The Mystery of Bayonetta

May 19, 2013 | Video Games

So, I’ve mentioned She With the Improbable Shoes before, but let’s talk about her in depth. This, for all you non-gamer people, is Bayonetta.


Yes, she shoots people with the guns built into the heels of her shoes. Yes, she’s doing a boobs and butt pose there, and subsequently twisting her body into a shape that contortionists would not attempt without outside assistance. And yes, she’s frequently seen as nothing but tits and ass, as the marketing for her game is shameless, off-putting to me, and aimed squarely at straight men.¬†She should lie in the same heap of rejects to which I relegated Scarlet Blade, and other indifferent games that use women as sex objects to sell themselves.

And yet…

Somehow, I find myself feeling charitable towards her.

Being Sexual vs. Being a Sex Object

Much as I try, I can’t write Bayonetta off completely. For a character that’s presented as nothing more than tits and ass in the marketing, Bayonetta herself seems to have a very different idea of her role and her sense of self. She’s both a sexual character and a sex object at the same time, which is… well, sort of rare, in video games at least. (Women as sex objects is nothing new, of course.)

From the start, she gets some really astonishingly awesome, character defining lines. It’s the way she moves, the way she talks. Tone is so important for characters. That’s the interesting thing about Bayonetta – she’s established very quickly as both playful and dangerous, flirty and terrifying. She’s powerful, while she performs some truly ridiculous maneuvers in combat that are reminiscent of bad porn movies.

She was fully realized for me during one of the early cutscenes, when she’s in the car with Enzo (another character and ally) and he comments on her most recent battle at the start of the game, where she was dressed as a nun. She says, “I can’t help it if I like the little outfits.” And there she solidifies. Now I get it.

Some very tight writing went into the making of Bayonetta. It’s not what you expect.

Sexual Power

Bayonetta shows all the tropes of being a dominatrix. She calls her guns toys. She makes very, ahem, interesting references in combat. Her entire archetype, in fact, revolves around sexual power, to the point where the method of her display of power (combat) is intrinsically tied up with her display of sexuality. She makes it her own in a way that you’d simply never see in other tits and ass games.

I’m playing through the whole game right now, and it seems like I’m seeing something new and interesting every few minutes. Her dark past, and the mysterious figures who lurk there. The way she plays with Luka when he turns up first, and the look of sorrow on her face when he accuses her of killing his father. How Rodin pushes her, and she pushes back just as hard. And the other characters don’t treat her as a sex object, which is… sort of awesome, all on its own.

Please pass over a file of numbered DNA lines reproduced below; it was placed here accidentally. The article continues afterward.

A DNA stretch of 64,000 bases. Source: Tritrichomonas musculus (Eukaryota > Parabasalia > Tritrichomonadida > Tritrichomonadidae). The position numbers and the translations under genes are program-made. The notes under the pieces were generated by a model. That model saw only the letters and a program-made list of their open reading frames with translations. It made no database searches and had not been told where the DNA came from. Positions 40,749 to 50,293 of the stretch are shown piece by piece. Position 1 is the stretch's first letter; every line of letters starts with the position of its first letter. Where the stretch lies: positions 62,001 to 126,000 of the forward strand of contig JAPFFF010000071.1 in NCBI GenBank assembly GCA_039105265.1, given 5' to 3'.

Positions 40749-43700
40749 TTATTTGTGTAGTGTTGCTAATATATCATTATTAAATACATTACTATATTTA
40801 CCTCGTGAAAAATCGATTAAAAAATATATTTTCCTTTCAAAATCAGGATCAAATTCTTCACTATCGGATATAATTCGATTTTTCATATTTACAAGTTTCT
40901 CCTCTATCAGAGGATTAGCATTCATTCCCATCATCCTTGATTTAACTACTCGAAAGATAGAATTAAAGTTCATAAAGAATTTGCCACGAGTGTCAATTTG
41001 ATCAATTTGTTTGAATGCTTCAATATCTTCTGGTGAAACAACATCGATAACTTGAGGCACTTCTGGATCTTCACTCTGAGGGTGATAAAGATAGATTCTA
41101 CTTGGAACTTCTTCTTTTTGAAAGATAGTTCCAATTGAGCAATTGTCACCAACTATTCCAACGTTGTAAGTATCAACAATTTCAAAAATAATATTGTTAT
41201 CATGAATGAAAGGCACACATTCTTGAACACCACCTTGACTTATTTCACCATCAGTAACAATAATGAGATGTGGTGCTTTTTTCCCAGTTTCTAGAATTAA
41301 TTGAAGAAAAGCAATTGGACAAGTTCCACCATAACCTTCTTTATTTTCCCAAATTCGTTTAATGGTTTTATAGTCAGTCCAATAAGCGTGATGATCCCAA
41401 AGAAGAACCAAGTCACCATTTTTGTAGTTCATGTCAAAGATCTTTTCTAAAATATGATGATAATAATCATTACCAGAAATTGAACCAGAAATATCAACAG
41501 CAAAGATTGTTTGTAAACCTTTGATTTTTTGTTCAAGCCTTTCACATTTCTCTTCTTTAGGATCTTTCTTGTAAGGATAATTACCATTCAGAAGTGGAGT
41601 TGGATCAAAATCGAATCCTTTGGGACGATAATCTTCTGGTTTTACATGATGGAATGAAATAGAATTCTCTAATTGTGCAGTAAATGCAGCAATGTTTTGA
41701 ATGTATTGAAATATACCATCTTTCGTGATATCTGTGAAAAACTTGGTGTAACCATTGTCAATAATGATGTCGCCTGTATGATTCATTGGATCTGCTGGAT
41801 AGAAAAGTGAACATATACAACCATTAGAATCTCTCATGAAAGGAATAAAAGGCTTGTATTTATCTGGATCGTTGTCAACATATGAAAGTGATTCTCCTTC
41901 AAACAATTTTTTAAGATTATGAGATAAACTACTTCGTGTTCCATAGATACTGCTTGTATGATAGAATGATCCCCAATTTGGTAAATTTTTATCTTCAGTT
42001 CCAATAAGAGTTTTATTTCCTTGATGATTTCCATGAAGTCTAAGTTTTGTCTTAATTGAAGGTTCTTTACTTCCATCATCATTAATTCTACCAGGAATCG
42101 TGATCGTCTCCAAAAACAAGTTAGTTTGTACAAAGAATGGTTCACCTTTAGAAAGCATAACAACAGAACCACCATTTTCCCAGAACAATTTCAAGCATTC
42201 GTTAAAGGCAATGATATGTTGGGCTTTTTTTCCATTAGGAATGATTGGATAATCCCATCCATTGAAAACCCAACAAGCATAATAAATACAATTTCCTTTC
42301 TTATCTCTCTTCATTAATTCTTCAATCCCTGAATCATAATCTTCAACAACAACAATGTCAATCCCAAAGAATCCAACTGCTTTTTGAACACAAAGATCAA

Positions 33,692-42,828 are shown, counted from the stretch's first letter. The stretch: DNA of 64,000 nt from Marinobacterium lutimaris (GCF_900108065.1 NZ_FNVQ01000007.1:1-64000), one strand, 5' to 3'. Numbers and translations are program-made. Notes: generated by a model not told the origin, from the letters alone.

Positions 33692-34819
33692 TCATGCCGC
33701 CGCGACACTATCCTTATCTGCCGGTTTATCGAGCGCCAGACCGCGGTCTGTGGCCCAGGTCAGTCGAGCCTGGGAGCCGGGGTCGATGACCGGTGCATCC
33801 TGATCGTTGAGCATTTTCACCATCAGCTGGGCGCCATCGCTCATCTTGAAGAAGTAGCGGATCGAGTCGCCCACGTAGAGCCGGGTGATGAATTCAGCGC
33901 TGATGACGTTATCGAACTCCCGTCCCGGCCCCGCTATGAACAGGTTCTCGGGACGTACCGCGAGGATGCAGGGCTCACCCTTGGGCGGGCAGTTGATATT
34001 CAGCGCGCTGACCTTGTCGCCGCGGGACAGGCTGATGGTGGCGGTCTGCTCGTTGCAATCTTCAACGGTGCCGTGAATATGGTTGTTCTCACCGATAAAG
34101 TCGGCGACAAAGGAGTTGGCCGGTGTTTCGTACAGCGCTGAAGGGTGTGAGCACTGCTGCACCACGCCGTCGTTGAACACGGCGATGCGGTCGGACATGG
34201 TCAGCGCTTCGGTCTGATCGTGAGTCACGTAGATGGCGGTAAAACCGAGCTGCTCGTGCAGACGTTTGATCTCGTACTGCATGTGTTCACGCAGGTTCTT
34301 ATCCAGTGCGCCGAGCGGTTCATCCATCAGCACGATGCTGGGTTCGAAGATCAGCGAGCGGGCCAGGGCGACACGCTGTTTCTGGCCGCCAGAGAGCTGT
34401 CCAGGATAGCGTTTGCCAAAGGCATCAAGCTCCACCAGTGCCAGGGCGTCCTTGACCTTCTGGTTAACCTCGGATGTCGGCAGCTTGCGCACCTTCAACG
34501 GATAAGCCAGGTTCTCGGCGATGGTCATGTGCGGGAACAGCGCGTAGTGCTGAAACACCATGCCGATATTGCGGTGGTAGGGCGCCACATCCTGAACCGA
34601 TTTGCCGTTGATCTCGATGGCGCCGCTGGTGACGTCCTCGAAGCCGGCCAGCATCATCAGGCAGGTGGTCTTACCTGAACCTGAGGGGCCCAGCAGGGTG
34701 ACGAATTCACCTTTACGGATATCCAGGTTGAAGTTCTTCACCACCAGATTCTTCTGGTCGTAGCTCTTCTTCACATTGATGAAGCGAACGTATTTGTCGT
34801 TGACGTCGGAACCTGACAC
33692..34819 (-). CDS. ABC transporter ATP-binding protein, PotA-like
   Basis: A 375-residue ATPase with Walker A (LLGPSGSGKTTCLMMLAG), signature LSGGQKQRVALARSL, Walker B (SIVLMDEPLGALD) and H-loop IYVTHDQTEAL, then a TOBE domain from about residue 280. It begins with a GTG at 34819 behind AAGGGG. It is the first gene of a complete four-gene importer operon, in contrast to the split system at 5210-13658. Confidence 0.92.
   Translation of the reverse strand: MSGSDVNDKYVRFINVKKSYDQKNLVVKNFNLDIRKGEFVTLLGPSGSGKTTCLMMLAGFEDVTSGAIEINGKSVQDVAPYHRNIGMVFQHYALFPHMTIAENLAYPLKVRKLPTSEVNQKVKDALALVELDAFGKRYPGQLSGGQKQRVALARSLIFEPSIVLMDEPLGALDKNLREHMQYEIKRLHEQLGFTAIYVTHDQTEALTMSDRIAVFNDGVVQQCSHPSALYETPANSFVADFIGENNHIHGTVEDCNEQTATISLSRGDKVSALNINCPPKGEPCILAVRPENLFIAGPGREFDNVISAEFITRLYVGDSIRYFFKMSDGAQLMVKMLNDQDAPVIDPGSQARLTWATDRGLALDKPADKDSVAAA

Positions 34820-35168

The more I think about it, the more I see Bayonetta as something rather unusual. The definitive answer, I think, is when you try to imagine her as a male character.

The Lady Killer

Let’s call him Bayonetto. The name has, heh, phallic connotations, to start with. Bayonetto dresses provocatively, flirts, and displays his sexuality and power at very turn. He is, in fact, the classical lady killer, the Casanova who breaks hearts indiscriminately. But the people who know him don’t react to his behaviour – that’s just him being himself, after all, and they are presumably used to him. But he has secrets, a dark past, and motives that come out during the game; all tiny indications that he is more than just a stereotype.

This is the character that we could have been playing – another Ezio, perhaps, from Assassin’s Creed, but in the style of Devil May Cry. Incredible, isn’t it? Hideki Kamiya, the development director, asked for a female lead, and it was certainly a ploy to appeal to male gamers, but Platinum Games ultimately created something that appeals to female gamers.

What is the Lady Killer trope, in essence? It’s a power fantasy.

Bayonetta as Female Empowerment

Perhaps this is the answer to the question of whether Bayonetta deserves my charitable feelings towards her. Everyone asks the question of whether she, as a character, is empowering or objectifying. Well, the truth is that she is both, at the same time, and that’s frankly astonishing. Remember what they say about, for example, James Bond, a prototypical male power fantasy character? ‘Women want him, men want to be him.’ Reverse that and you find that it’s completely true of Bayonetta – men want her, women want to be her, because she is a female power fantasy character.

So my judgment of her is this: the mystery is not whether Bayonetta is a worthwhile character. I believe she is. The mystery is how such a character was even created in the first place; how did Platinum Games get so much of her right, when it must have been entirely by accident? I don’t believe for a second that they intended her to be appealing to female gamers, especially considering how she was marketed. I think it’s due to the nature of games themselves, as I’ve said before. Games being so long and immersive forces developers to do some kind of characterization, especially for the player controlled character.

It’s not perfect, and they don’t always get it right, but if they can produce something like Bayonetta, well, I have a good feeling about the direction that video games are taking right now. Here’s to Bayonetta 2 – and I may just cry if it’s a WiiU exclusive.